Feature: Dominic Breen – Blue Volume

The long-awaited debut album Blue Volume from Sydney’s Dominic Breen was unleashed upon eager listeners with a warm reception, diving into themes of identity, anxiety, hope, disillusionment, yearning, and love.

Recorded in Sydney with Tim Fitz (Middle Kids) on production and mixing, and Matthew Neighbour (Matt Corby, The Avalanches) on mastering, Breen reflects on its creation: “It was a strange time. I had a job lined up in the Gibson desert. I was ready to throw in the towel on the life I’d been working on. I’d just started taking lamotrigine, this anticonvulsant medication used to treat bipolar. I was trying to quit smoking. The first Covid waves were beginning to break and uncertainty loomed. Here we were, Tim and I, burrowed away in an attic producing these yearn jams, and outside, in between it all, I was starting to fall in love again, and Tim had just become a father.”
Blue Volume is a gorgeous, bold, and textural statement. Each song is its own little microcosm, yet the whole thing fits together perfectly like a 10 piece jigsaw. It features acclaimed singles ‘James Street Tonight’, ‘Lovelost’, ‘Under Your Sorrow’ and most recent single ‘Real Hard Week’, which was just picked by Dave Ruby Howe for the Triple J Unearthed podcast.
Among the new tracks, there are gorgeous moments of longing (‘Please Change Your Mind’), raucous alt-country (‘The Place Where All Good Dreams Get Lost’), and sparkling dream-pop (‘Give Me a Drink From The Cup of Your Hand’ – which features guest drums from Middle Kids’ Harry Day and a beautiful Cocteau Twins-esque backing vocal from singer/songwriter Georgia Mulligan – one of only a few songs on the record in which every instrument wasn’t handled by Breen and Fitz).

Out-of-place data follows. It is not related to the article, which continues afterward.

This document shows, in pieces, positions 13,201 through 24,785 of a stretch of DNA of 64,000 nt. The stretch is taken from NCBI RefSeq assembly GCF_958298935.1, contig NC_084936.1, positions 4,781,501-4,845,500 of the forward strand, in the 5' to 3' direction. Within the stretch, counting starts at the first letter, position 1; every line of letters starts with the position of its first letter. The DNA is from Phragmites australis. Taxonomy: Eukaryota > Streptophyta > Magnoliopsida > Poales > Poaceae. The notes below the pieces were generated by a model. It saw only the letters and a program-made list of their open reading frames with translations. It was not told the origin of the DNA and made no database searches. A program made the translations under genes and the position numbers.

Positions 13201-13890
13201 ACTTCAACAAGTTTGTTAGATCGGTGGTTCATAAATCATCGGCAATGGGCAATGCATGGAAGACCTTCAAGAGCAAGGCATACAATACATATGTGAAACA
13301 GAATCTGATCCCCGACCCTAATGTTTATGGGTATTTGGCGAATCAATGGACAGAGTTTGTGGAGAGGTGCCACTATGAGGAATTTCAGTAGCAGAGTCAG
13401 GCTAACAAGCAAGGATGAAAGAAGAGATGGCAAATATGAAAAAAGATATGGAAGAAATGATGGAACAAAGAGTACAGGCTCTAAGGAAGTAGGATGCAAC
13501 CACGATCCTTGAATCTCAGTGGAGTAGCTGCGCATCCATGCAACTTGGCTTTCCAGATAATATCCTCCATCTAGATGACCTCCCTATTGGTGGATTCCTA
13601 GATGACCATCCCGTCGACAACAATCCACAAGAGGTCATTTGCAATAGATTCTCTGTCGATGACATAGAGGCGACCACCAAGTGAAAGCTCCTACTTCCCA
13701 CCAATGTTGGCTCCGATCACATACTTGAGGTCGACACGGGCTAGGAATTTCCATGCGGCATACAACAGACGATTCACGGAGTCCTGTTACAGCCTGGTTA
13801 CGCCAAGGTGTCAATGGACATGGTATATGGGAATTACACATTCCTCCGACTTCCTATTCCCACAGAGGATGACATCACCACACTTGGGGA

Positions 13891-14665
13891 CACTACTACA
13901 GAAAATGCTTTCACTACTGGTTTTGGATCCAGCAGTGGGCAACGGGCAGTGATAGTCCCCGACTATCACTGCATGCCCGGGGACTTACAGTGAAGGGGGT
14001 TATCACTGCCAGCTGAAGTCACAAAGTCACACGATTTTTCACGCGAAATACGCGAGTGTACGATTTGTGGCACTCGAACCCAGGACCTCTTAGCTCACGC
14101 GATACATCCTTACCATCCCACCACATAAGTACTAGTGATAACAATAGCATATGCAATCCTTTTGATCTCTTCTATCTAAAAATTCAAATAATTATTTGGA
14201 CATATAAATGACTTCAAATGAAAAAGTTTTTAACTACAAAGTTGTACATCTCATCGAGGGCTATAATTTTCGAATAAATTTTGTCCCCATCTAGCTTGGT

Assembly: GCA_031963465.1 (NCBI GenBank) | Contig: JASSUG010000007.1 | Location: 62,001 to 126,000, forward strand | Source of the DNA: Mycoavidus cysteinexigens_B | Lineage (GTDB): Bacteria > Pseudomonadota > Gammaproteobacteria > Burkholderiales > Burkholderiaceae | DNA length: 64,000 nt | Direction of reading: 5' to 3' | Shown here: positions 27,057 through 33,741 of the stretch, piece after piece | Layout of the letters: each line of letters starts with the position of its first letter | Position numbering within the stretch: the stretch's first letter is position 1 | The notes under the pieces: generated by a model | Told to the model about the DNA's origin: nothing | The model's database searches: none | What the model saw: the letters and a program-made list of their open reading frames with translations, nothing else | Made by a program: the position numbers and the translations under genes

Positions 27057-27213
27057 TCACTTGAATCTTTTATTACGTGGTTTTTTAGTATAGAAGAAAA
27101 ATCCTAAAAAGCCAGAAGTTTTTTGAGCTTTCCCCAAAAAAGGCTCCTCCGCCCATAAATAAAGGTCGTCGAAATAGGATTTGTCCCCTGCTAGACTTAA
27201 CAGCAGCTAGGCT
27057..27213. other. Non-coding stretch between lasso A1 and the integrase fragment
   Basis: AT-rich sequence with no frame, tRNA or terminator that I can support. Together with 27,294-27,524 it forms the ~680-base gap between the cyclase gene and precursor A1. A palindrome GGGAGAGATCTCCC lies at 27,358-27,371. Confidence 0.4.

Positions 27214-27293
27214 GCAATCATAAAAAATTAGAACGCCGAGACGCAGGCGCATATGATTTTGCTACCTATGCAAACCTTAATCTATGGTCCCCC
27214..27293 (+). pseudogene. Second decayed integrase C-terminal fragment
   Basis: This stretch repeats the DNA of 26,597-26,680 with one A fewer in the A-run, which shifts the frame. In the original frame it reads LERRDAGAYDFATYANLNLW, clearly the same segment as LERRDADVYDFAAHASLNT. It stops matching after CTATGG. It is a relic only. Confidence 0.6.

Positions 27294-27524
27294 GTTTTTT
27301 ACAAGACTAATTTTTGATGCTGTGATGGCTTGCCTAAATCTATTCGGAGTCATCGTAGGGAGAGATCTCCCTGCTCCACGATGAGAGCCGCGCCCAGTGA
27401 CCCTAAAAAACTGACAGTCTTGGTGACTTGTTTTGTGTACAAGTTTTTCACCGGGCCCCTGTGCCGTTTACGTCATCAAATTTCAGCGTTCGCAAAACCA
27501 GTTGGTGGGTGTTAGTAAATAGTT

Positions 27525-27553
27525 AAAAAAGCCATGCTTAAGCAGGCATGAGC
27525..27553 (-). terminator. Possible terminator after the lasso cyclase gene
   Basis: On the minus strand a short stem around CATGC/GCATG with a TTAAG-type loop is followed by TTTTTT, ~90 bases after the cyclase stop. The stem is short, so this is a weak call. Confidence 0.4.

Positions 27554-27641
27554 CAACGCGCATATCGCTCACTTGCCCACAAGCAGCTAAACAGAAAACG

Breen says of the album; “Blue Volume is kinda like a constellation. It’s constructed with lots of different experiences, adversities, people, some connected and similar, others far apart and totally disparate. Some shine brightly and others are cloaked and less obvious. It can be seen as a singular thing if you look at it a certain way, and it will illustrate a picture for you, or point you in a direction. I think the way it appears to you will depend on where you are and how you are. Whatever you get from it is true, but not true for everyone.”
Blue Volume is out now via Double Drummer

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